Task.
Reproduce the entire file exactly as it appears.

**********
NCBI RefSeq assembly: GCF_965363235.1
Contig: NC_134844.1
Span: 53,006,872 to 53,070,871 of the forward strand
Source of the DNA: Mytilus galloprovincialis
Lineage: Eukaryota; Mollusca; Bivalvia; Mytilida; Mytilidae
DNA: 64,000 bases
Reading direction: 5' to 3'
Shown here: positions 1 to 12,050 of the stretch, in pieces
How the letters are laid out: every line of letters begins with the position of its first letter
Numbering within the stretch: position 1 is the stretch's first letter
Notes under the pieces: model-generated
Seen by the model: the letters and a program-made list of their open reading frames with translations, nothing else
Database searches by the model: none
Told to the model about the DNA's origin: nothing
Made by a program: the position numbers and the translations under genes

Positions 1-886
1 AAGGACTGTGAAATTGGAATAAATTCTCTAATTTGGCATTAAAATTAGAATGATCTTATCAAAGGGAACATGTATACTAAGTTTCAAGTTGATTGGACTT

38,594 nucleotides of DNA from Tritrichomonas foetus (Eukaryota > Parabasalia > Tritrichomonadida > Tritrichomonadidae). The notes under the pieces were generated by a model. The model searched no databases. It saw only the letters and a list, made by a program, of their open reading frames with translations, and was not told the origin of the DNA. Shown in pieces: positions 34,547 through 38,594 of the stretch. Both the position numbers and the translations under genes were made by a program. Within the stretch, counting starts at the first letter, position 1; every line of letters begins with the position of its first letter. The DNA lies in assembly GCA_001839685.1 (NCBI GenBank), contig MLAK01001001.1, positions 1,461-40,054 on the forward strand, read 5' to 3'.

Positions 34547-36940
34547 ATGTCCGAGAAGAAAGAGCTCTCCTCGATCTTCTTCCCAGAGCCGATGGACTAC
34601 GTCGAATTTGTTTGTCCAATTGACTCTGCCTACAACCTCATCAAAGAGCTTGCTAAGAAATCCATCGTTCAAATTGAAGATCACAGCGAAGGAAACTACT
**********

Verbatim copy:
NCBI RefSeq assembly: GCF_965363235.1
Contig: NC_134844.1
Span: 53,006,872 to 53,070,871 of the forward strand
Source of the DNA: Mytilus galloprovincialis
Lineage: Eukaryota; Mollusca; Bivalvia; Mytilida; Mytilidae
DNA: 64,000 bases
Reading direction: 5' to 3'
Shown here: positions 1 to 12,050 of the stretch, in pieces
How the letters are laid out: every line of letters begins with the position of its first letter
Numbering within the stretch: position 1 is the stretch's first letter
Notes under the pieces: model-generated
Seen by the model: the letters and a program-made list of their open reading frames with translations, nothing else
Database searches by the model: none
Told to the model about the DNA's origin: nothing
Made by a program: the position numbers and the translations under genes

Positions 1-886
1 AAGGACTGTGAAATTGGAATAAATTCTCTAATTTGGCATTAAAATTAGAATGATCTTATCAAAGGGAACATGTATACTAAGTTTCAAGTTGATTGGACTT

38,594 nucleotides of DNA from Tritrichomonas foetus (Eukaryota > Parabasalia > Tritrichomonadida > Tritrichomonadidae). The notes under the pieces were generated by a model. The model searched no databases. It saw only the letters and a list, made by a program, of their open reading frames with translations, and was not told the origin of the DNA. Shown in pieces: positions 34,547 through 38,594 of the stretch. Both the position numbers and the translations under genes were made by a program. Within the stretch, counting starts at the first letter, position 1; every line of letters begins with the position of its first letter. The DNA lies in assembly GCA_001839685.1 (NCBI GenBank), contig MLAK01001001.1, positions 1,461-40,054 on the forward strand, read 5' to 3'.

Positions 34547-36940
34547 ATGTCCGAGAAGAAAGAGCTCTCCTCGATCTTCTTCCCAGAGCCGATGGACTAC
34601 GTCGAATTTGTTTGTCCAATTGACTCTGCCTACAACCTCATCAAAGAGCTTGCTAAGAAATCCATCGTTCAAATTGAAGATCACAGCGAAGGAAACTACT